Color, 1983, 128m.
Directed by Michael Apted
Starring William Hurt, Lee Marvin, Brian Dennehy, Ian Bannen, Joanna Pacula
Kino Lorber (Blu-ray & DVD), MGM (DVD) (US R1 NTSC) / WS (1.85:1) (16:9)
Time has been extremely kind to this much-publicized but divisive thriller, which opened in the winter of 1983 among a slate of violent fare like Scarface and Sudden Impact. Based on a very popular 1981 thriller by Martin Cruz Smith (author of Nightwing), the film remains the only big screen case for Arkady Renko, who appeared in seven subsequent books charting the transformation of the Soviet Union during and after the Cold War. Cast in the role was William Hurt in only his fifth big-screen role, following acclaimed turns in films like Body Heat, Altered States, and The Big Chill. His clipped, withdrawn performance (complete with an odd, semi-British accent) wasn't what most critics expected at the time, but he actually turns in solid work in an ensemble cast that looks quite remarkable today. The film itself earned a respectful reception from critics but didn't set the box office on fire, remaining a sort of cult thriller for adults in a time dominated by more sensational fare.
The corpses of three ice skaters are discovered in the titular park with their faces and fingerprints completely removed almost to the bone, preventing easy identification of the victims. Police officer Arkady is assigned to the case and enlists the latest breakthroughs in pathology to reconstruct the missing faces, but something seems awry when higher ups refuse to help him make any progress. The trail leads him to collaborating with an American detective, Kirwill (Dennehy), as well as a woman who turns out to have been friends with the deceased, Irina (Pacula), the companion of a wealthy American sable trader, Jack Osborne (Marvin). The trail soon leads to more cover ups, violence, and betrayal, exposing a hidden, greedy plot with ties to the KGB itself.
At the time of its release, Gorky Park seemed an odd choice for director Michael Apted, best known for his documentaries and TV work as well as the acclaimed Coal Miner's Daughter. He actually turned out to be a savvy choice as he offers a snapshot of U.S.S.R. life at the time that feels even more fascinating and alien now than in the '80s, a moment in time long gone and rarely seen elsewhere on American screens. Of course, the production would never have been allowed to shoot in the actual country which means Helsinki had to do a reasonable job of doubling for the actual locations. In an equally unorthodox move, script duties were handed to Dennis Potter, the brilliant force behind such British TV productions as Pennies from Heaven and Brimstone and Treacle (with The Singing Detective to come three years later). His feature film works are few and far between, and it's fascinating to see how he winds the various narrative threads of the book into a cinematic whole.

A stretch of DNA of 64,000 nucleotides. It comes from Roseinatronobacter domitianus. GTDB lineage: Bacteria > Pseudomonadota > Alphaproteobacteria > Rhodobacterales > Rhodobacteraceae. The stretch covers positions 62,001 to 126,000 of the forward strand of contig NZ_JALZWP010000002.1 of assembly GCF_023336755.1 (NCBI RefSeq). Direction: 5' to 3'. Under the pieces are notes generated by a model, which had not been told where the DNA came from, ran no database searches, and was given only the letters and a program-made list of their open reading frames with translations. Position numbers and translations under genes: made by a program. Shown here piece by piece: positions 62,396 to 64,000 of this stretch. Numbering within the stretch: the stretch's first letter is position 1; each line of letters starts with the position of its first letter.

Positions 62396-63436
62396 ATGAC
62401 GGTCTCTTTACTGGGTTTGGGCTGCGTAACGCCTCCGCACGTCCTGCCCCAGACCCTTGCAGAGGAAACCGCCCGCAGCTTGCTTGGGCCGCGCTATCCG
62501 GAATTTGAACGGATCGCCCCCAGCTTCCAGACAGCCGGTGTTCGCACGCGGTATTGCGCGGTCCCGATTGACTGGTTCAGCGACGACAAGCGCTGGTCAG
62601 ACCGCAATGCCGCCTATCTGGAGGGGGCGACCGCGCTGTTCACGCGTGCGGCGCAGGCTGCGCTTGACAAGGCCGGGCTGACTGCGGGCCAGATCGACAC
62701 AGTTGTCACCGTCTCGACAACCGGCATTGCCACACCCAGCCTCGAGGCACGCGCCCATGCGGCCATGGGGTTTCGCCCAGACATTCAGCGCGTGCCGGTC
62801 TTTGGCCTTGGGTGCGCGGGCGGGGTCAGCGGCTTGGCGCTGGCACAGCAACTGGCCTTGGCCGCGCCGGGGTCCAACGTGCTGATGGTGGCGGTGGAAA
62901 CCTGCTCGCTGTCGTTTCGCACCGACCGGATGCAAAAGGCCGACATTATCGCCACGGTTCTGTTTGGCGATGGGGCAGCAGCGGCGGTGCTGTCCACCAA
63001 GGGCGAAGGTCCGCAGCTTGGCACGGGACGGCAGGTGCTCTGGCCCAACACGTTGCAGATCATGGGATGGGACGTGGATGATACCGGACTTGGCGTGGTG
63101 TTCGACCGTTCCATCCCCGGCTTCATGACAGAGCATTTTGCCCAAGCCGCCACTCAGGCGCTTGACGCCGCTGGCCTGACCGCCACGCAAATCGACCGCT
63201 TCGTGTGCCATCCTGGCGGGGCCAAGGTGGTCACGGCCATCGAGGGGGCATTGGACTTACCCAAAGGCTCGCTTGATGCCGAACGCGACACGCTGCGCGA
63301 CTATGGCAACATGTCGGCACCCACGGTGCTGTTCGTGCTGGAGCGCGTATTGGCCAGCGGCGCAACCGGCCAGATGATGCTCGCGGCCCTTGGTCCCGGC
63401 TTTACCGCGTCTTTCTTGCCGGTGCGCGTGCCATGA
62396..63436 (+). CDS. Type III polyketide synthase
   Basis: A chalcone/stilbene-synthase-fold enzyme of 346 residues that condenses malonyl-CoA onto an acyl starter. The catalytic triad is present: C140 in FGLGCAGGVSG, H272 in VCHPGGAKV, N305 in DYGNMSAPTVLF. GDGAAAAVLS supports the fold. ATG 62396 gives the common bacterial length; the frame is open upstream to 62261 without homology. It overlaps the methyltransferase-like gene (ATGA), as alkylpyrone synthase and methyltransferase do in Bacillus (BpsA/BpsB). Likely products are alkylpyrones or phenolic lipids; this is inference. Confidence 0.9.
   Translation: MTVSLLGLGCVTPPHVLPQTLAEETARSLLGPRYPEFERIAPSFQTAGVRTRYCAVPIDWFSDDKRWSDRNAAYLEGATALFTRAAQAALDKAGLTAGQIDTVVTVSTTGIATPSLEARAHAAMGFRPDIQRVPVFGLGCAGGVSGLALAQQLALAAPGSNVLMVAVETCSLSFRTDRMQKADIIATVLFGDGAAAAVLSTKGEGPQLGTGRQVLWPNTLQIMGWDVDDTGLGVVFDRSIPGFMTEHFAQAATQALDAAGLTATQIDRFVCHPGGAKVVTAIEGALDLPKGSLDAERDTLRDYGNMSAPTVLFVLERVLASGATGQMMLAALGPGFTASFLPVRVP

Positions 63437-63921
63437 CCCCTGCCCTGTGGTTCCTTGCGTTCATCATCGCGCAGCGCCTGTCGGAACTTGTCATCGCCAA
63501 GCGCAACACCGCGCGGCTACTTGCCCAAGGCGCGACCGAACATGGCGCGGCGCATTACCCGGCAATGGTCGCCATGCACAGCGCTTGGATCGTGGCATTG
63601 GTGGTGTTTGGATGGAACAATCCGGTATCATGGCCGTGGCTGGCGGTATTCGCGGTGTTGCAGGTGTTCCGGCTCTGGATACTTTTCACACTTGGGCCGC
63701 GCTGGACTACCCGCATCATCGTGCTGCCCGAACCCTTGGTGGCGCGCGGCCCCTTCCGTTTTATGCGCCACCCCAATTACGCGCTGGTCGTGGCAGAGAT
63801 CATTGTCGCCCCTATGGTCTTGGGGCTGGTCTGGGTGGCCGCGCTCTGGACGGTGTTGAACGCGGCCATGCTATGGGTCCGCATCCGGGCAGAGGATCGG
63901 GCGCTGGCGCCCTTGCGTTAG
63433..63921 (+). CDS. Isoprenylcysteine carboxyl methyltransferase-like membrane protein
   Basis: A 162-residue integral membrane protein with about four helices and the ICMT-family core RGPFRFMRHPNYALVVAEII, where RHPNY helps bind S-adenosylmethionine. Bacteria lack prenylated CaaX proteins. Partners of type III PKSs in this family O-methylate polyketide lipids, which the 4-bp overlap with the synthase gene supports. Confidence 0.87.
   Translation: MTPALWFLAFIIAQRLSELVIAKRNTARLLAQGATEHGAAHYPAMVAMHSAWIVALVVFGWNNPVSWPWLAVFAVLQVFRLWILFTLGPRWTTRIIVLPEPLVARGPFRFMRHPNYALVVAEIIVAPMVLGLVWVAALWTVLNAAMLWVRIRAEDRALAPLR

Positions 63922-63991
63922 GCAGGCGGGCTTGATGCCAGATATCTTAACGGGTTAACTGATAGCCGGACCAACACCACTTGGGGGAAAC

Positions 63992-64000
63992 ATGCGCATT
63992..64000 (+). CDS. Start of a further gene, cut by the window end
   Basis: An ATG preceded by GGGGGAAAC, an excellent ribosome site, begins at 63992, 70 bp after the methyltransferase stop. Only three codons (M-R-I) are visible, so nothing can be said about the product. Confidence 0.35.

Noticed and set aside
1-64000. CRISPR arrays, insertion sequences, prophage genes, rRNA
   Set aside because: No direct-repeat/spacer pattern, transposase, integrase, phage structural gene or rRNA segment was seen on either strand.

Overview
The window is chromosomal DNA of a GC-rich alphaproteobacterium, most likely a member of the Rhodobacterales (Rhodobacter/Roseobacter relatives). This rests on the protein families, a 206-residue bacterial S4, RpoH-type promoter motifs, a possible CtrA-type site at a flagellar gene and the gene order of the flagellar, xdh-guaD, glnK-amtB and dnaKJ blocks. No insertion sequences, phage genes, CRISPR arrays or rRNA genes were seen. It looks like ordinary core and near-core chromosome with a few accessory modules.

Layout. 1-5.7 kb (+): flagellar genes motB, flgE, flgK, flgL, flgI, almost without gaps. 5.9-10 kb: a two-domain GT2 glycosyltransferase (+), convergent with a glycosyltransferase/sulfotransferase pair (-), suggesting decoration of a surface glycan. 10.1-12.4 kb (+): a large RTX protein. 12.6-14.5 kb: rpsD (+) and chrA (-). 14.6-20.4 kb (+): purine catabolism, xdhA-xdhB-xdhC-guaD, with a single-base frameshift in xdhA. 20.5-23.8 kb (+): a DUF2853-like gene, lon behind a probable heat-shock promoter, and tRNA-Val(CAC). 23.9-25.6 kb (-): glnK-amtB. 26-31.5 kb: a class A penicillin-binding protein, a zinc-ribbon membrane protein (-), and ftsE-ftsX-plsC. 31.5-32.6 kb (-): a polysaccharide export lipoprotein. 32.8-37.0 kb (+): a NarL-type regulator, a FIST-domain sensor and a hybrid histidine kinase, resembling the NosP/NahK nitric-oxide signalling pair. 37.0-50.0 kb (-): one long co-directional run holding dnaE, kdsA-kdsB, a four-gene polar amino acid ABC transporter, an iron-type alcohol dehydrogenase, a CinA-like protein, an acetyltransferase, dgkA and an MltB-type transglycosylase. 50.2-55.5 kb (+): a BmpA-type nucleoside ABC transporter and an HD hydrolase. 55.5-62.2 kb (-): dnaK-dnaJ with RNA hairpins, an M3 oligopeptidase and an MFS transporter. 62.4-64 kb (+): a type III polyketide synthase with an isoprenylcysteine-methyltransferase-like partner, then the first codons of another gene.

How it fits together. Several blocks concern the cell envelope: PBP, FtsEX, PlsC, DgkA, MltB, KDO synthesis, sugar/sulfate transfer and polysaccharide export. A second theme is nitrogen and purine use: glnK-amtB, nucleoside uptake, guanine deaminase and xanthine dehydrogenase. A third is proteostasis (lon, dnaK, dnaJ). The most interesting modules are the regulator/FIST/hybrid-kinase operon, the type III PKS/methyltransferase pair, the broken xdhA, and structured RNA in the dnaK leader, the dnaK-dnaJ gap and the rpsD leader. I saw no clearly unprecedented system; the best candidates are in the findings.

On the casting side, much ado was made at the time about the icy and striking Pacula, but it's really Brian Dennehy who takes top acting honors here with a charismatic turn far removed from his memorable villain in the previous year's First Blood. It's no wonder this film played a large part in making him one of the busiest, most reliable character actors for the rest of the decade. The film was also a big break for composer James Horner, who had just transitioned from low-budget horror films to studio glory the previous year with Star Trek II: The Wrath of Khan. This would turn out to be perhaps the most remarkable year in his entire career as his nerve-jangling, memorable electronic work here was the capper on a run that also included Krull, Brainstorm, The Dresser, and Uncommon Valor.
Theatrically released by Orion Pictures, Gorky Park became a TV staple for years with its open matte transfer adapting well to the small screen. An MGM DVD in the early '00s did a solid job of retaining the original 1.85:1 framing of the theatrical presentation, but the 2014 Blu-ray (with an upgraded DVD release as well) from Kino Lorber bests it with a crisp but accurately dark, atmospheric HD transfer prepared by MGM. It's never been the most vivid or colorful film but the presentation shines where it counts, with the more problematic night scenes now looking better than ever before. The DTS-HD MA mono audio also benefits from the higher resolution with a punchier presentation of the score as well as some very effective gunshot effects during the climax. Extras include the theatrical trailer and a 16-minute featurette with Apted talking about the location and accent issues of the production, the casting and script process, and the challenges of presenting a Russian hero to Western audiences.